The Nature and Development of the Wyoming Uranium Province
W.W. Boberg, 2010. "The Nature and Development of the Wyoming Uranium Province", The Challenge of Finding New Mineral Resources: Global Metallogeny, Innovative Exploration, and New Discoveries, Richard J. Goldfarb, Erin E. Marsh, Thomas Monecke
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Although the Wyoming uranium province has no individual deposits that can be considered giant deposits, it is nevertheless a major uranium province with occurrences in nearly all rock units. Significant uranium has been mined from geologic units of various ages from Cretaceous to the Oligocene. Approximately 91,000 metric tons (t) of U3O8 have been produced since the early 1950s and approximately 165,000 t U3O8 "forward-cost" reserves are recognized in the region.
The formation of the Wyoming uranium province most likely started during the Archean with the formation of granitic and metamorphic rocks of the Granite Mountains of central Wyoming. This is supported by the observation that the major uranium deposits within Cenozoic sedimentary rocks are generally in clusters that surround the Precambrian core complexes of central Wyoming.
Crustal deformation during the Laramide orogeny initiated formation of the uplifts and basins that characterize present-day Wyoming. Continued development of these structures throughout the early Tertiary resulted in Eocene breaching of the Precambrian cores of the uplifts and the creation of major basins containing significant volumes of Tertiary sediments. Extensive physical and chemical weathering of the Precambrian cores of the uplifts took place during early Tertiary due to the subtropical climate with high rainfall. The central Wyoming Precambrian granitic rocks lost 50 to 75 percent of their uranium content during the Laramide events.
Volcanism in the western United States affected the Wyoming region starting with the Challis-Absaroka volcanism in the middle to late Eocene, followed by extensive periods of volcanism from various centers that continued sporadically through the Pliocene and into the Quaternary. This span of more than 45 m.y. of volcanism resulted in extensive deposition of thick rhyolitic tuff sequences throughout the region. Some of the tuffs incorporated the weathered debris from the Precambrian highlands and this uranium-rich material was included in thick beds of tuffaceous sediments. Such uranium was readily leached by the dissolution of glassy ash and given the huge volumes of ash deposited across the region; additional uranium resources likely remain to be discovered.
Uranium-Pb age measurements demonstrate that formation of many major uranium districts in the province occurred in the late Eocene and throughout the Oligocene. However, in contrast, the southern Powder River basin deposits were formed during the Pliocene. The major deposits in the Wyoming uranium province occur in fluvial sedimentary units of both Paleocene and Eocene age, whereas other economic deposits in the province occur in Cretaceous sedimentary rocks and brecciated rocks of Precambrian age. Regardless of the age or type of host rock, it is likely that many of the deposits have a common genesis.
The ore-forming fluid for the roll-front and related deposits was uranium-enriched surficial water leaching ash fall tuffs and deeply weathered Precambrian rocks. Paleodrainage systems that shifted across the landscape in response to various regional and local tectonic events transported the uranium in surficial waters which, in turn, recharged the ground water below the paleodrainage systems. Permeable rock capable of transmitting significant quantities of the ground water were favorable locations for the deposition of uranium deposits. Precipitation of the uranium in sandstone host rocks was primarily due to reducing conditions caused by organic carbon buried with the original sediments or by the leakage of hydrocarbons into the sediments. Precipitation in karst regions in carbonate rocks was the result of acid neutralization.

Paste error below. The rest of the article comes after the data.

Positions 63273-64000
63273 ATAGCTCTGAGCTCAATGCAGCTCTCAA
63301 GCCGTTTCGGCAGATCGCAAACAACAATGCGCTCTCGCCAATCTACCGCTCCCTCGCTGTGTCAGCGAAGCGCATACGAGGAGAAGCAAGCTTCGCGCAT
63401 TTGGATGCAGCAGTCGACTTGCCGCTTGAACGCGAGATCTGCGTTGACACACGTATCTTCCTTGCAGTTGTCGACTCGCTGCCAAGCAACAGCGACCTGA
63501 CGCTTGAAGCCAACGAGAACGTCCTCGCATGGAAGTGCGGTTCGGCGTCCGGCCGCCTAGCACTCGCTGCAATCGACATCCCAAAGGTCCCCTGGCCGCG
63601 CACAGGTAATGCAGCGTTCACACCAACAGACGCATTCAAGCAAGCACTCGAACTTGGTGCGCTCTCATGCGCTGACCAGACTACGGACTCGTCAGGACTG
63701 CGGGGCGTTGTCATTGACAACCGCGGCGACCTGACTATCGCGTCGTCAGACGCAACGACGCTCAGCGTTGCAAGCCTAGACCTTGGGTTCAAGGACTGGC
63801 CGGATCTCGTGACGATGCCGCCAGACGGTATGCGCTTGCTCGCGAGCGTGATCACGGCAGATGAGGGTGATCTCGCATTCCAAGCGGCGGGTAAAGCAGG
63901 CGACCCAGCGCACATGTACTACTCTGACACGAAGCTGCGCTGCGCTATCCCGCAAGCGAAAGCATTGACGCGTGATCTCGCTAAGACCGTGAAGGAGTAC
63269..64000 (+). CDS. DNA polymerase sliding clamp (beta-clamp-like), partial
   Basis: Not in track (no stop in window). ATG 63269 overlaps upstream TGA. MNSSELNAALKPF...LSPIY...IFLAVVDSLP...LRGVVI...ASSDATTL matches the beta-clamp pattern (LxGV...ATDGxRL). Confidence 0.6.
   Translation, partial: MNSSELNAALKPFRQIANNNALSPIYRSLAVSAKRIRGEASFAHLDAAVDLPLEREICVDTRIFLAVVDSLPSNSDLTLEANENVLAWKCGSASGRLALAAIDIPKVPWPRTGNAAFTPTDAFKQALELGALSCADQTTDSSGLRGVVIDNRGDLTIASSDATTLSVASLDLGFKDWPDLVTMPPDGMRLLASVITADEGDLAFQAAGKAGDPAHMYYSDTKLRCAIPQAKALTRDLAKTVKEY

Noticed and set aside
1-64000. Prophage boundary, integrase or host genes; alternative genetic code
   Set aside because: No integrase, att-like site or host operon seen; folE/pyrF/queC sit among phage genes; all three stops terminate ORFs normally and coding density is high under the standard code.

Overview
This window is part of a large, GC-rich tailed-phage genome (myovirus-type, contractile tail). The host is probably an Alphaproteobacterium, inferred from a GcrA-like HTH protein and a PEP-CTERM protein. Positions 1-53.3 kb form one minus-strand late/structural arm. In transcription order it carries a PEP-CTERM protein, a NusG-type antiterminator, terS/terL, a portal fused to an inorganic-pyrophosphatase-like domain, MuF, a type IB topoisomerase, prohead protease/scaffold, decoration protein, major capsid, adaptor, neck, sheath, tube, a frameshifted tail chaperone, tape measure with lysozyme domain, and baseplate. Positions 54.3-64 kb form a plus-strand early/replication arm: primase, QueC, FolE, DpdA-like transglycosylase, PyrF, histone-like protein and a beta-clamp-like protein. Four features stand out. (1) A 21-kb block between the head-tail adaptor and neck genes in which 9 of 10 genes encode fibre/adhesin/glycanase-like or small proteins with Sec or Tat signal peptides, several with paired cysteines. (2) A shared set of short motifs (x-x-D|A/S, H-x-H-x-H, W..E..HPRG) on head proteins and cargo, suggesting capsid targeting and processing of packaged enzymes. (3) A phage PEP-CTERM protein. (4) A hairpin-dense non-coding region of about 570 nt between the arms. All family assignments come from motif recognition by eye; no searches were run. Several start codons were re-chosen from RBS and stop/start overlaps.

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The Challenge of Finding New Mineral Resources: Global Metallogeny, Innovative Exploration, and New Discoveries
VOLCANIC-ASSOCIATED and sedimentary-exhalative massive sulfide deposits on land account for more than one-half of the world's total past production and current reserves of zinc and lead, 7 percent of the copper, 18 percent of the silver, and a significant amount of gold and other by-product metals (Singer, 1995). A new source of these metals is now being considered for exploitation from deep-sea massive sulfide deposits. Because the oceans cover more than 70 percent of the Earth's surface, many expect the ocean floor to host a proportionately large number of these deposits. However, there have been few attempts to estimate the global mineral potential. Significant accumulations of metals from hydrothermal vents have been documented at some locations (e.g., 91.7 Mt of 2.06% Zn, 0.46% Cu, 58.5 g/t Co, 40.95 g/t Ag, and 0.51 g/t Au in the Atlantis II Deep of the Red Sea: Mustafa et al., 1984; Nawab, 1984; Guney et al., 1988). Even more metal is contained in deep-sea manganese nodules. Current estimates in the U.S. Geological Survey (USGS) mineral commodities summaries indicate a global resource of copper in deep-sea nodules of about 700 Mt. In the Pacific "high-grade" area, an estimated 34,000 Mt of nodules contain 7,500 Mt of Mn, 340 Mt of Ni, 265 Mt of Cu, and 78 Mt of Co (Morgan, 2000; Rona, 2003). A number of countries, including China, Japan, Korea, Russia, France, and Germany, are actively exploring this area.